ULISH CARTER The big news over the weekend and the past week has been the Trayvon Martin protests and rallies, and Detroit filing for bankruptcy. Some strange things have come from some of the discussions of these two issues; such as it’s not about race but income. First in the Trayvon protests throughout the country and the city, that age-old saying that it’s not about race but about incomes is coming from many White commentators.
Daily Archive: July 24, 2013
BILL FLETCHER JR. (NNPA)—I was told a story the other night. Apparently on the evening of the Zimmerman acquittal, in a bar in South Carolina, a group of White patrons were talking. Some of them, upon hearing the news, shouted “Free at Last!” in celebration of the decision. One person, however, a White labor union activist, decided that this was not his gathering, and left in disgust.
Thursday 25 Jazz Jam CJ’s Restaurant & Lounge presents “The Roger Humphries & RH Factor Jazz Jam Session” at 8 p.m. at 2901-2911 Penn Ave., Strip District. There will be live jazz and fun every Thursday night. Must be 30 years or older and there is a dress code that will be enforced. No tennis shoes, sweats, or athletic gear. For more information, call 412-642-2377. Pittsburgh Improv Jam The Pittsburgh Cultural presents The Pittsburgh Improv Jam at 10 p.m. at the Cabaret at Theater Square, 655 Penn Ave., Cultural District. The evening features spontaneous, comedic scenes inspired by audience suggestions and performed by expert improvisers. This is a 21 and over event. For more information, call 412-325-6769.
Donatos Fox Chapel is located just off the Waterworks exit, in the Fox Chapel Plaza right off of 28. It is in the same building where Francos used to be. Although Francos didn’t last, Executive Chef Owner and proprietor, Donato Coluccio, has been serving up old world Italian cuisine, fine dining style, since June of 2010.
NATIONAL NOBLE PRESIDENT AND PITTSBURGH BUREAU OF POLICE ASSISTANT CHIEF MAURITA BRYANTThe City of Pittsburgh is preparing for a large police presence. While some may think it is due to the various large number of rallies and protests held recently in reaction to the not guilty ruling of George Zimmerman, it is actually because the city is set to host one of its largest minority conferences next week, when it, along with the Pittsburgh Bureau of Police and the Pittsburgh Chapter of the National Organization of Black Law Enforcement Executives welcomes the 37th Annual NOBLE Training Conference and Exhibition on Aug. 3-7 at the David L. Lawrence Convention Center.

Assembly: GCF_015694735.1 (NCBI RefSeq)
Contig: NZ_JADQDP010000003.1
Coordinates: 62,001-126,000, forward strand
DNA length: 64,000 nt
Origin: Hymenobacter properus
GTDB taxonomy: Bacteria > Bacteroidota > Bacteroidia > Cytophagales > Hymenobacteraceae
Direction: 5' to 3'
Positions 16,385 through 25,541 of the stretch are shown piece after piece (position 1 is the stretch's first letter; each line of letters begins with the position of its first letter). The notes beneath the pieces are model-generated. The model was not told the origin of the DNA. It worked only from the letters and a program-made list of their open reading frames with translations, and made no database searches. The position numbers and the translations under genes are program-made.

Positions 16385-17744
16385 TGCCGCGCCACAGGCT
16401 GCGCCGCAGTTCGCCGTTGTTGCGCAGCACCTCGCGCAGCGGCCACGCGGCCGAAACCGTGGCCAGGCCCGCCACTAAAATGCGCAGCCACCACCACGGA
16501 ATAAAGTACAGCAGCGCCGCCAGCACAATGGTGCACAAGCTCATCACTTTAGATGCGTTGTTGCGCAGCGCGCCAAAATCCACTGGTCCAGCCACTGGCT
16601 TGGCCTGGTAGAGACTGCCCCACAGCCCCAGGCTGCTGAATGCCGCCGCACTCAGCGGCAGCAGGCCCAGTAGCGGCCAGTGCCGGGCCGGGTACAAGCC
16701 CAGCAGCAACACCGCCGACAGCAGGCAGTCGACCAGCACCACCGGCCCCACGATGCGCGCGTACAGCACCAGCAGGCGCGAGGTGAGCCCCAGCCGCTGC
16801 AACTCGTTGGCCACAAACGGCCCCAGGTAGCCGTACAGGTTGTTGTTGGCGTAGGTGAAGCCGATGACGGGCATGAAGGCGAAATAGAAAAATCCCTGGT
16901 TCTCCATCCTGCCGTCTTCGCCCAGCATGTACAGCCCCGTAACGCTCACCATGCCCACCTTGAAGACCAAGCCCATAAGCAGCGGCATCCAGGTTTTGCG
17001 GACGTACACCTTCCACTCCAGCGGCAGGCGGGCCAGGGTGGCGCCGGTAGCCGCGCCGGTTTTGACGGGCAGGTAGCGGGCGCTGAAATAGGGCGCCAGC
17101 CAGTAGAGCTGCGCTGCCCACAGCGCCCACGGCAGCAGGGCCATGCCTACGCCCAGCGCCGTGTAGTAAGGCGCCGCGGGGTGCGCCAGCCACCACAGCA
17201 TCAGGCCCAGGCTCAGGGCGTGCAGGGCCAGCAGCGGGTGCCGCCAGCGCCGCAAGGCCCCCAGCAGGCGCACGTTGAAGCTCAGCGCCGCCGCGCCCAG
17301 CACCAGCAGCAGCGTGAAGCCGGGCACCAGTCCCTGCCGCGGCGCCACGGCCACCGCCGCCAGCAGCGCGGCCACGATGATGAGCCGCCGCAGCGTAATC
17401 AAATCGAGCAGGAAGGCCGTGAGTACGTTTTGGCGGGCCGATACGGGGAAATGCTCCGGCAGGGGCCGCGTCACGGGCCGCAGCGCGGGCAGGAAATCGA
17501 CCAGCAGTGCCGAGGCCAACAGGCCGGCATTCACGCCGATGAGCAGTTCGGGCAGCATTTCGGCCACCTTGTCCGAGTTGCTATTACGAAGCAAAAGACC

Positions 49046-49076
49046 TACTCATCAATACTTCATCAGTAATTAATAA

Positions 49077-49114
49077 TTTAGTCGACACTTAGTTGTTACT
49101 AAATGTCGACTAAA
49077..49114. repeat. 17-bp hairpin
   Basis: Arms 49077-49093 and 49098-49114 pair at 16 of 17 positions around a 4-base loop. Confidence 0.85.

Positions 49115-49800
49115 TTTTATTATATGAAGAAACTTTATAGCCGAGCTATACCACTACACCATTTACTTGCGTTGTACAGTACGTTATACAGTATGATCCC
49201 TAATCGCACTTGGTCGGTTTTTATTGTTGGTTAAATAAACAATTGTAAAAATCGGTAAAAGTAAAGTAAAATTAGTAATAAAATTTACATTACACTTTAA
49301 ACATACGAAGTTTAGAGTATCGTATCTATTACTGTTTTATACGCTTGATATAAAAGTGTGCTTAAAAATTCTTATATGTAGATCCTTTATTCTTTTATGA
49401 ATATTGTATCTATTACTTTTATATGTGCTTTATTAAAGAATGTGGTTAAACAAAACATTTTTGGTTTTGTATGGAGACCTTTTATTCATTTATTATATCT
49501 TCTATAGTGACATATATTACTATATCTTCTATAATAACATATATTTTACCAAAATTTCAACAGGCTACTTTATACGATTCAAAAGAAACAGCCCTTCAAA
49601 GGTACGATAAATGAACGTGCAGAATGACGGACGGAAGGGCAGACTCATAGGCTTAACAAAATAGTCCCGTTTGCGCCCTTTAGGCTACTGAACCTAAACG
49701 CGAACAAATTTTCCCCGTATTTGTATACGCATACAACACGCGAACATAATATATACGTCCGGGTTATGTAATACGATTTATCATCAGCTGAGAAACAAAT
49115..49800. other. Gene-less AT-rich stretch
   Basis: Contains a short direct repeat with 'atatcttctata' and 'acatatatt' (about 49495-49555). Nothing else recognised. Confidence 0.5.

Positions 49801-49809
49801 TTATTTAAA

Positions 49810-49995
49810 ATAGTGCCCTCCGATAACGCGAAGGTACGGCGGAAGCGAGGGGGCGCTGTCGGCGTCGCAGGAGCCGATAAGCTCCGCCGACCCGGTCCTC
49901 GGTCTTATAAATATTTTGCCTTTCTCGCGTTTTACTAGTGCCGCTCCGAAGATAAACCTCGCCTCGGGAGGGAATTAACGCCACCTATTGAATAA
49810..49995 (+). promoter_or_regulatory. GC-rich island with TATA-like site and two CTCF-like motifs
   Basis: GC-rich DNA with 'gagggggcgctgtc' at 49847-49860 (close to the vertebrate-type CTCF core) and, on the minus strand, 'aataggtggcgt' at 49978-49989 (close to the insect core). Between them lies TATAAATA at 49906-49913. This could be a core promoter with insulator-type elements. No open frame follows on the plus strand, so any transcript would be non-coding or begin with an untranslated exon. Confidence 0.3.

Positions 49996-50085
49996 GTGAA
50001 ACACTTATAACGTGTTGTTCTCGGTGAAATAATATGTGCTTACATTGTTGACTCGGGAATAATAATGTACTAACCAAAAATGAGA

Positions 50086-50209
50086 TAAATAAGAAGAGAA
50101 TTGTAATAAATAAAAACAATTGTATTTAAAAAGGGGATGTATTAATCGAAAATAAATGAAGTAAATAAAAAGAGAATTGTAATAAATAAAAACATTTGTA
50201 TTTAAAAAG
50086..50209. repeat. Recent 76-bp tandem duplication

Vacation Bible School JULY 24—Beulah Presbyterian Church, 2500 McCrady Rd., Churchill, will host its Vacation Bible School from 6-8:30 p.m. The theme is “Everywhere Fun Fair: Where God’s World Comes Together.” Through July 25, children age 4 through grade 6 will visit Mexico, Australia, the United Kingdom, Japan and Zimbabwe, and learn that neighbors everywhere are welcoming, friendly, giving, forgiving and bold. Participants can enjoy Bible stories, crafts, recreation, science and more. Registration is requested. For more information, call 412-242-4570 or visit http://www.beulahpresby.org.
MIKE TOMLIN (AP Photo/File) PITTSBURGH (AP) – Mike Tomlin knows he can talk all he wants about progress and the overhauled roster and how much he likes what he’s seen during the offseason. Yet the Pittsburgh Steelers coach understands it means little if it doesn’t translate onto the field.
The Duke and Duchess of Cambridge make their first public appearance after the birth of their son. Prince William and Catherine introduced their royal baby boy to the world Tuesday, July 23, 2013. (CNN Photo) By Dan Jones(CNN) — On January 6, 1367, at the Abbey of St. Andrew in Bordeaux, a royal baby was born. It was a boy. His father was the Prince of Wales, Edward of Woodstock (known to history as the Black Prince). His mother was a fabulously glamorous princess called Joan of Kent.
DARYL GAYLE It’s been more than a week, and the anger still burns. It upsets my stomach, disturbs my sleep, and forces me to spend way too much time thinking about the unthinkable. It has been a weight on my chest all week, squeezing the everyday joys from my life as it squeezes the air from my lungs. It is the righteous anger of justice denied. It is my conscience screaming at me to say something — to lend my voice to the millions who can no longer remain silent in the face of hatred. I cannot ignore that anger, and I cannot deny the purity of its reasons.
June Springer, poses for a photograph, where she works at Caffi Contracting Services, July 12, in Alexandria, Va. Springer who just turned 90, works as a receptionist. People who delay retirement have less risk of developing Alzheimer’s disease or other types of dementia, a study of half a million people in France found. (AP Photo/Alex Brandon) BOSTON (AP) — New research boosts the “use it or lose it” theory about brainpower and staying mentally sharp. People who delay retirement have less risk of developing Alzheimer’s disease or other types of dementia, a study of nearly half a million people in France found. It’s by far the largest study to look at this, and researchers say the conclusion makes sense. Working tends to keep people physically active, socially connected and mentally challenged — all things known to help prevent mental decline.